A consortium of 23 research teams will fund a study to identify the genetic factors in patients who have relapsed after treatment for acute lymphoblastic leukaemia, the most common malignant disease of childhood.

The IntReALL consortium, part of the EU Commission, will gather DNA samples from children in Europe, Japan, Israel and Australia for analysis.

Population Genetics Technologies will use IntReALL’s grant to study the resulting biobank using its GenomePooling workflows to validate associations between genetic risk factors and treatment efficacy.

Goals of the study are to understand which patients are suited to reduced toxicity treatments and to provide a basis for randomised controlled studies of potential new drugs.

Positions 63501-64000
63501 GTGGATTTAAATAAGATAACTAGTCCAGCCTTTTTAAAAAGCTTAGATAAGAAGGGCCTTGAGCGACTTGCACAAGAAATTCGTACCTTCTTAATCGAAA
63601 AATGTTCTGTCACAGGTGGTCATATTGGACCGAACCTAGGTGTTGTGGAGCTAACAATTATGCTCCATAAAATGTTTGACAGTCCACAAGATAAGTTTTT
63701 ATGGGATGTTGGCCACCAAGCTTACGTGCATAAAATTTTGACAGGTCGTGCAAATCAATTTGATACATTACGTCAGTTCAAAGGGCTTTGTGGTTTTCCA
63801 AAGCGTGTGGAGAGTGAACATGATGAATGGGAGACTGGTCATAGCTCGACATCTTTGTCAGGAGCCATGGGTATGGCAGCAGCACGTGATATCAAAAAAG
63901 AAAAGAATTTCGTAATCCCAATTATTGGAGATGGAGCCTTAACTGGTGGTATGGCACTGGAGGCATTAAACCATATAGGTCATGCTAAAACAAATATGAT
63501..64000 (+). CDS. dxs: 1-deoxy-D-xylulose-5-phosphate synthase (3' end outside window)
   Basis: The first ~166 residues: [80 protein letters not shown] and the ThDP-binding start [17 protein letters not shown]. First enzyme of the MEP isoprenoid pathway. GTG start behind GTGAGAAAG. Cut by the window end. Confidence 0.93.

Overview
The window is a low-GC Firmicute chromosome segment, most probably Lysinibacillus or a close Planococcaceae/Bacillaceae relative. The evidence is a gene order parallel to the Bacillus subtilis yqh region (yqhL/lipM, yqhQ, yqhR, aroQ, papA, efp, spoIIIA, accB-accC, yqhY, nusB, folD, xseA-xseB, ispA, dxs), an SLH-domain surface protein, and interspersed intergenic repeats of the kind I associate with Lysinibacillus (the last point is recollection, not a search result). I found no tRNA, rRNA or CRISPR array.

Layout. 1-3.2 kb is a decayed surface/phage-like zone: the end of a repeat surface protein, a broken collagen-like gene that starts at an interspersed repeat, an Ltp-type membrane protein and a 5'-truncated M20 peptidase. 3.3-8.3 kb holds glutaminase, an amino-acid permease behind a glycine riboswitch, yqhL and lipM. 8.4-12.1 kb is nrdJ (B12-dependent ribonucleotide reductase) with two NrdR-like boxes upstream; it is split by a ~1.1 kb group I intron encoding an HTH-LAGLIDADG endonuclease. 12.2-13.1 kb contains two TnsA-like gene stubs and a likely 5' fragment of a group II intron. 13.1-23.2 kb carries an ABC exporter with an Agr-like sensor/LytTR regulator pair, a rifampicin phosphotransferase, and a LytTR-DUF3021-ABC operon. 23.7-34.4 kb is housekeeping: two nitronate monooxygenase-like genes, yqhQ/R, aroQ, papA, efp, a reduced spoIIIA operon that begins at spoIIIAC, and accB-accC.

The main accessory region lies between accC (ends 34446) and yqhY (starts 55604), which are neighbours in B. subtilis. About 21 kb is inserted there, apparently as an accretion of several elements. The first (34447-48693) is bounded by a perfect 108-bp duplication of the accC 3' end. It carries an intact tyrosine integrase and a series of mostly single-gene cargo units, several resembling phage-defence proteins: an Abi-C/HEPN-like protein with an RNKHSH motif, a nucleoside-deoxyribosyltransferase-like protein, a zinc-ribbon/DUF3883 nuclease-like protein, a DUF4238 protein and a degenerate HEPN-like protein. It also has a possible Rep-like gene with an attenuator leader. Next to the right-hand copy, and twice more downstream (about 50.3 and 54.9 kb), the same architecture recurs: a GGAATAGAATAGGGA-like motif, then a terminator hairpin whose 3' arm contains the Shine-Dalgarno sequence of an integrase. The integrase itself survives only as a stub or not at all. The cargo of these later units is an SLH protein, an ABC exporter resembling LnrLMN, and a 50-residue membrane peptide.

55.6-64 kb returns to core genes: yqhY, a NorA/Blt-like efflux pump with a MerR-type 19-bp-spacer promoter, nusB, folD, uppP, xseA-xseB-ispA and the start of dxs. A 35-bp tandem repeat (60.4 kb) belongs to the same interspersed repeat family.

"Acute lymphoblastic leukaemia affects four in every 100,000 children in Europe."

Vaskar Saha, professor of paediatric oncology at The University of Manchester and member of IntReALL said: "This study presents a unique, but highly complex opportunity to interrogate a large dataset of this malignant disease. Population Genetics has shown its expertise in the field of large population gene association studies, which would probably otherwise be too costly and error-prone for clinical researchers seeking to test hypotheses."

Acute lymphoblastic leukaemia affects four in every 100,000 children in Europe, but treatment is complex and it is not understood why some patients do not respond.

Population Genetics CEO, Alan Schafer, commented: "We are pleased to be working with the IntReALL consortium on this important multi-year study, which will allow us to demonstrate that our population-scale association study techniques can be applied to complex solid lymph node tumours, in addition to the other areas of disease genetics in which we currently work."